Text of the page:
Strike a Power Pose, Improve Your Interview

Posted by Rob Riggins

Power Posing Amy CuddyFor some of you this will really strike a chord. For others it may be eye-roll time.

If you’re not very confident or if you’re uncomfortable in situations such as interviews or job fairs, striking a power pose is for you. In a job search when you have the opportunity to interact face-to-face with a potential employer you need to seize the moment and make the most of the opportunity in front of you. So if striking a power pose for two minutes before entering this stressful situation helps you, why not try?

First, the Importance of Attitude

Attitude is more important than you may realize in finding a job. And attitude is impacted by your confidence in a situation.

At two job fairs we surveyed the attending recruiters asking, “How important is a job seeker’s attitude when you consider them for employment, on a scale of 1 to 10.” We asked this question because we sometimes see job seekers at job fairs who are visibly uncomfortable, nervous, flustered, and occasionally even rude. You want to help them so they don’t sabotage themselves.

Some of this behavior is due to a lack of confidence and being nervous, although granted, some people are just cranky or having a bad day. At a job fair you see those job seekers who pull off confidence and amiability flawlessly. And those who do not. The difference can be stark. Most job seekers can walk up to a recruiter, look them in the eye, shake their hand firmly and give a confident elevator speech. But not all job seekers can do this. And even some who can are still nervous, and may not have the confidence to give their best effort due to their nervousness.

Back to our question on the importance of attitude — it was completely a Captain Obvious question. Every recruiter responded that on a scale of 1 to 10 attitude was a 9, a 10, or even an 11 in importance. In general, employers are looking for team players who work well with others. That is fairly universal. And when we feel confident we present ourselves better as polished, competent professionals.

Power Posing

Amy Cuddy is a social psychologist. A couple years ago she did a TED Talk laying out some simple science on how body language and attitude can make a tremendous difference in a job interview…or in life. Amy’s premise:

Our bodies change our minds.

Our minds change our behavior.

And our behavior changes our outcomes.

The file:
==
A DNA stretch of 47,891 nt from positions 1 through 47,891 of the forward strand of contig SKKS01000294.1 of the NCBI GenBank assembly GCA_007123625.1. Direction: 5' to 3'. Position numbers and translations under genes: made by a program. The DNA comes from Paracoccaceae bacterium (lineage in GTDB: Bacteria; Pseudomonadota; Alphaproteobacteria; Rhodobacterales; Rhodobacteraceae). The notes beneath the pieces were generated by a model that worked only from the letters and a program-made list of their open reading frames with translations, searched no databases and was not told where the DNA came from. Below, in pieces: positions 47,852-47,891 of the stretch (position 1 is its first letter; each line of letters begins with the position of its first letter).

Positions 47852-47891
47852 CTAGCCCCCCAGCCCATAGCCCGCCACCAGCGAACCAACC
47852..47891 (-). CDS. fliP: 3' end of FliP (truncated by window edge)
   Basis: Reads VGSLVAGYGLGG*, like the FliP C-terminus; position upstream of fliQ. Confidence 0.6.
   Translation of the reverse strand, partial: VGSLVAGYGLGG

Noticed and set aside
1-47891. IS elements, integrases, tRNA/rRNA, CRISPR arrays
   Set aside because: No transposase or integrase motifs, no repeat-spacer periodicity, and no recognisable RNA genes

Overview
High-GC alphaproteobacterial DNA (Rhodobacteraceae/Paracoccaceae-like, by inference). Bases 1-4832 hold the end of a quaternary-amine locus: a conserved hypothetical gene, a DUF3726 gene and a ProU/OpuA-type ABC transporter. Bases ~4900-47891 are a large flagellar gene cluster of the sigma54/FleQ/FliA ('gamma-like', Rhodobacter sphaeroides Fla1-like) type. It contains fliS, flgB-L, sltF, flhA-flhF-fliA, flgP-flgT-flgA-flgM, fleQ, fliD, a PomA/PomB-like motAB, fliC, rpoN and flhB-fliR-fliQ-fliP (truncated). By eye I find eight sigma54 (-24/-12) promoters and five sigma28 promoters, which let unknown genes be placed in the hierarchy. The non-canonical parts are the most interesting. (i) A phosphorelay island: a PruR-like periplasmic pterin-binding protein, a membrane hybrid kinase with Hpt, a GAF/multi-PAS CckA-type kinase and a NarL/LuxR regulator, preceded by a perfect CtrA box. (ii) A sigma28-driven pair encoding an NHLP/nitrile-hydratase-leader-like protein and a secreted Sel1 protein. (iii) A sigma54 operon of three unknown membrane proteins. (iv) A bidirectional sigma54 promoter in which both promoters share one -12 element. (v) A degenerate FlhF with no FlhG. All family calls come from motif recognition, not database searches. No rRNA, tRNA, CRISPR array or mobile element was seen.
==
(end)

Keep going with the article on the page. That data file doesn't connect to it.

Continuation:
Does that feel a little too Tony Robbins? Stick with us here. In her study Amy asked job seekers to strike either a high- or low-power pose for 2 minutes before going into a job interview. Then the participants’ testosterone (confidence) and cortisol (stress) levels were checked to see the physical changes that power posing can make. The difference was measurable. And the interviewers all wanted to hire those study participants who had struck a high-power pose before entering the interview vs. those who had struck low-power poses.

high-power poses

Low-power poses

As Amy says in her TED Talk: “Tiny tweaks can lead to big changes….Before you go into the next stressful situation for two minutes try doing this in the elevator, bathroom stall, in your office behind closed doors. Configure your brain to cope the best in that situation.”

Take 20 minutes to watch the video and learn more — I think you’ll try it.

Do you want to improve your odds of acing an interview with a recruiter or hiring manager? Run to the bathroom or close your office door right now and strike a power pose for two minutes and then see how you feel.

So what do you think?


This entry was posted on Friday, January 23, 2015 8:32 am

2 thoughts on “Strike a Power Pose, Improve Your Interview”

  1. Saw Amy’s TED talk quite a while back. It’s inspirational by itself, but what’s most powerful is that she has statistics to back up the claim…

    And it works. I’ve been using these poses before important telephone calls, interviews and meetings, and in every case where I struck a “pose,” the event goes well. Does that mean I always win the assignment, get the job, well no. But, I go in knowing I can, and more often than when I go in without the extra “pose,” I deliver a better version of myself that wins.

    It is worth the 2 minutes. Try it.

  2. I recently watched the “Ted Talk” about posture and body language. I then tried it in several situations with my superiors and had some pretty dramatic results. It was much easier for me to take command of a group conversion, even though I was vastly out ranked.

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